…where “Well-Regulated” means “can hit what they shoot at”, and “militia” means “civilians with guns”, can have an incredible impact on the world when they need to.
It was 69 years ago today, during Germany’s invasion of Norway, that an ad-hoc group of Norwegian soldiers and armed civilians repelled a German attempt to capture King Haakon VII and his cabinet.
King Haakon VII and Prince Olaf
Germany invaded Norway by surprise. Norway’s policy at the time was absolute neutrality – in other words, belief that all belligerents were equally wrong – which led them to hold that the British, French and Poles were just as wrong as the Germans for World War II. It’s a footnote in history that they were, for their own purposes, basically right; as the German invasion force sailed and flew toward Norway, a British force was also moving to try to seize Narvik, as the jumping-off point of a campaign to cut off Swedish steel supplies from the German war machine. Events changed the British invasion force into group of timely reinforcements.
Norway, being officially pacifist both as a practical matter (it’s a small country stuck between military giants) and a political one (they were controlled by a socialist government), had only very recently decided to modernize its military.
Norwegian soldiers, 1940
Its navy’s small destroyer and torpedo boat fleets had been built in the 1910s at the latest; it’s two “battleships”, really nothing more than harbor guard ships, were antiques from the 1890’s.
Torpedo boat HNoMS Kjell, built in the 1890s, still in service in 1940
Coastal defense “Battleship” HNoMS Eidsvold, blown up and sunk in the opening moments of the war after being torpedoed by surprise, with a loss of all but six of its crew of 181.
The Germans went straight for the Norwegian jugular, attempting the contemporary equivalent of a “shock and awe” campaign.
Narvik on fire
Fallschirmjäger (paratroops) landed at key spots around Oslo, seizing key government installations; ships with German troops landed out of the blue at others. One of them – the heavy cruiser Blücher, loaded with a battalion of German troops – went barrelling up Oslo fjord. I’ts mission was to land the troops at the head of the fjord, cutting the only real road out of Oslo to the interior, preventing King Haakon and his government’s escape on the chance that the paratroopers missed him.
Germans advancing in Norway, 1940
And it was there, and only there, that Norway’s formal defenses worked; an antique, 40-year-old torpedo, fired from a tube at the Oscarsborg fortress, sank Blücher, killing hundreds and preventing the rest of the invasion fleet from blocking Haakon’s escape route.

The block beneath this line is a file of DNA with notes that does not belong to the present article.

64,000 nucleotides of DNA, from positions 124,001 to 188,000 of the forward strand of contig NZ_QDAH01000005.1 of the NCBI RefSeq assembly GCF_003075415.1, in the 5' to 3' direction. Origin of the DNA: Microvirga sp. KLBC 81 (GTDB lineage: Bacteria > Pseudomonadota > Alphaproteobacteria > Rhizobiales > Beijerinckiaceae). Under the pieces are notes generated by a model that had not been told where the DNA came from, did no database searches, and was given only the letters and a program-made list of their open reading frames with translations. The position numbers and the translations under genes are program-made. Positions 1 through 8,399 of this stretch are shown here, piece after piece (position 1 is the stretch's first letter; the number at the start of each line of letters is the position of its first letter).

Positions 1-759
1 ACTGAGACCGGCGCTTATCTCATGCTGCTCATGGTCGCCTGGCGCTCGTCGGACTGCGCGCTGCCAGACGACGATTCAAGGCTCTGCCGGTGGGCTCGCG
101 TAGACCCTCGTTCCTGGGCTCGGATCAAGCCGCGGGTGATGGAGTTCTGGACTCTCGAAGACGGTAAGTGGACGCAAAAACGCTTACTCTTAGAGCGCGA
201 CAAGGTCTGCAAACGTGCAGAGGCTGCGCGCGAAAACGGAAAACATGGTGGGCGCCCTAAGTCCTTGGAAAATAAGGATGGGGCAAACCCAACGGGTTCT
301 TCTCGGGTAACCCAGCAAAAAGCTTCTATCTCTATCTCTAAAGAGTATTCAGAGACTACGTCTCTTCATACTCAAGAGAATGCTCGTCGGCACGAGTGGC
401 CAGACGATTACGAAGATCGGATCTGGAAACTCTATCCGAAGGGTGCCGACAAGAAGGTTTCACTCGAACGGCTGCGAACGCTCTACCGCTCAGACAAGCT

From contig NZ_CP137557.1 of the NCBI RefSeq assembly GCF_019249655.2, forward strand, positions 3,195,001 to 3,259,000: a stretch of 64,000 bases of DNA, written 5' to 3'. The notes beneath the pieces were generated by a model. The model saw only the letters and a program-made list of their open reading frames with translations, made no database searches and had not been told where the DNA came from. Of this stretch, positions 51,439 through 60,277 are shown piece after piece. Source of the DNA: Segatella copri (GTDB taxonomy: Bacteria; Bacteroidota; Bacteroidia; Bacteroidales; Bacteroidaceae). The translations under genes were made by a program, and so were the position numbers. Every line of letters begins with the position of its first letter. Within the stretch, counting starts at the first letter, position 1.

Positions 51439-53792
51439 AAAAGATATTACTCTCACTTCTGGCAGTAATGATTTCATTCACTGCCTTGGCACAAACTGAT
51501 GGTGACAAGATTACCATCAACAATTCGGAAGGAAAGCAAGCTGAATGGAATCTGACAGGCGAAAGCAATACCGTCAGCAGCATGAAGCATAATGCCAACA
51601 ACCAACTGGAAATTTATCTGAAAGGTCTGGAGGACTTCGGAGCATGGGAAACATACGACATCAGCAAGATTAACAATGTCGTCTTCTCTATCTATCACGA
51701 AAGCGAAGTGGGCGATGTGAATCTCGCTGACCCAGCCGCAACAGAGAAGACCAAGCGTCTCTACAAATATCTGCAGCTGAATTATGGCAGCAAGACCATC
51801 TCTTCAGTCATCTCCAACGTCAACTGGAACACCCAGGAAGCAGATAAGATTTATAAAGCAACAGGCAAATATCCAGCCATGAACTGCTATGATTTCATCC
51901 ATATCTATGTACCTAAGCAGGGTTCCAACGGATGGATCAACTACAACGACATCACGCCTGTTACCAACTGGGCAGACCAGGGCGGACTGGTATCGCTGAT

KMS Blücher blazes as it sinks
Haakon and his cabinet escaped into Norway’s interior, to lead a motley collection of troops from Norway’s tiny army, and thousands of “reservists” who were, truth be told, mostly members of outdoors and hunting clubs.
It’s there we pick up our story.
With Haakon’s escape, the German command detailed a raid to try to capture him.
A detachment of Germans Fallschirmjäger, the elite of the German military at the time, trained and armed with the best the Wehrmacht [*] had, launched what we’d call a “commando raid” today (the term “commando” wouldn’t be introduced to these types of troops for another year or so). They drove off into the interior…
…and smacked into a Norwegian roadblock at Midtskogen Gård, near Elverum.
Norwegian troops, 1940
The Norwegians – a company of Norwegian royal guards, reinforced by a bunch of rifle club members armed only with antique-y Krag-Jørgensson rifles and hunting pieces, kicked Nazi ass, killing two Germans (one of whom had been the German military attache to Norway before the Nazi treachery unfolded and he took his place as an officer) for a loss of three wounded Norwegians. Rumors that anyone yelled “Wølverijne” while shooting at the Germans are completely unconfirmed.
“The founding fathers were writing about muskets when they wrote the Constitution!” Norwegian citizen-soldier, armed with the “assault rifle” of the day, takes aim at an invader.
Most importantly, the Germans realized the motley collection of Oles and Svens had delayed them to the point where King and Cabinet had escaped; the Germans retreated to Oslo, and King Haakon got away to the UK, where he led Norwegians in exile against the Germans for the next five years.
And so while the militia couldn’t defeat the Nazi war machine outright, it did give it a bloody enough nose to give Norway – and freedom – a chance to fight another day.
The rear guard; Norwegian and British soldiers in the interior, 1940
Further proof, were any needed, that Liberals are wrong.
* Military history geeks: Yes, I know – Fallschirmjäger were part of the Luftwaffe. not the Wehrmacht. Work with me here.